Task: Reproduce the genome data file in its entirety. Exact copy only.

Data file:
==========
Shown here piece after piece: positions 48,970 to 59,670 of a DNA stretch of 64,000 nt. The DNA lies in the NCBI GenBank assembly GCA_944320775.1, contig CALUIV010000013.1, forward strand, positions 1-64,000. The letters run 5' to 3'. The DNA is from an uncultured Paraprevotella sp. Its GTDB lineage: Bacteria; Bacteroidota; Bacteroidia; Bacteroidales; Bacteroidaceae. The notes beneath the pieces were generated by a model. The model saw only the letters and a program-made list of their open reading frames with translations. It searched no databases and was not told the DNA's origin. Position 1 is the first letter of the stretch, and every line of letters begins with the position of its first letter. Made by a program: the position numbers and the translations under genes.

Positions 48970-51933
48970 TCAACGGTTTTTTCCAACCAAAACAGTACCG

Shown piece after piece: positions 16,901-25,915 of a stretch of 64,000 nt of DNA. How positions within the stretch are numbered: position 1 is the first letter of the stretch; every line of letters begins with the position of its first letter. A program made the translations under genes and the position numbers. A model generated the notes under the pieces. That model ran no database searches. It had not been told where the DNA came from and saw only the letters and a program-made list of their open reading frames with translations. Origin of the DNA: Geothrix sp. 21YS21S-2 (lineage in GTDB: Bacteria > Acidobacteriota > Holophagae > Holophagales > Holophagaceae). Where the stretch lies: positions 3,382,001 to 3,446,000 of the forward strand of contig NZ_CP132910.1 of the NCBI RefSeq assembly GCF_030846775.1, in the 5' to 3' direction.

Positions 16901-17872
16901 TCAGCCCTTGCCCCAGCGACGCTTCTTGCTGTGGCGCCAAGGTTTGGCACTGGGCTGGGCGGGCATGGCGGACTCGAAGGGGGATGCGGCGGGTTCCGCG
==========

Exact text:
Shown here piece after piece: positions 48,970 to 59,670 of a DNA stretch of 64,000 nt. The DNA lies in the NCBI GenBank assembly GCA_944320775.1, contig CALUIV010000013.1, forward strand, positions 1-64,000. The letters run 5' to 3'. The DNA is from an uncultured Paraprevotella sp. Its GTDB lineage: Bacteria; Bacteroidota; Bacteroidia; Bacteroidales; Bacteroidaceae. The notes beneath the pieces were generated by a model. The model saw only the letters and a program-made list of their open reading frames with translations. It searched no databases and was not told the DNA's origin. Position 1 is the first letter of the stretch, and every line of letters begins with the position of its first letter. Made by a program: the position numbers and the translations under genes.

Positions 48970-51933
48970 TCAACGGTTTTTTCCAACCAAAACAGTACCG

Shown piece after piece: positions 16,901-25,915 of a stretch of 64,000 nt of DNA. How positions within the stretch are numbered: position 1 is the first letter of the stretch; every line of letters begins with the position of its first letter. A program made the translations under genes and the position numbers. A model generated the notes under the pieces. That model ran no database searches. It had not been told where the DNA came from and saw only the letters and a program-made list of their open reading frames with translations. Origin of the DNA: Geothrix sp. 21YS21S-2 (lineage in GTDB: Bacteria > Acidobacteriota > Holophagae > Holophagales > Holophagaceae). Where the stretch lies: positions 3,382,001 to 3,446,000 of the forward strand of contig NZ_CP132910.1 of the NCBI RefSeq assembly GCF_030846775.1, in the 5' to 3' direction.

Positions 16901-17872
16901 TCAGCCCTTGCCCCAGCGACGCTTCTTGCTGTGGCGCCAAGGTTTGGCACTGGGCTGGGCGGGCATGGCGGACTCGAAGGGGGATGCGGCGGGTTCCGCG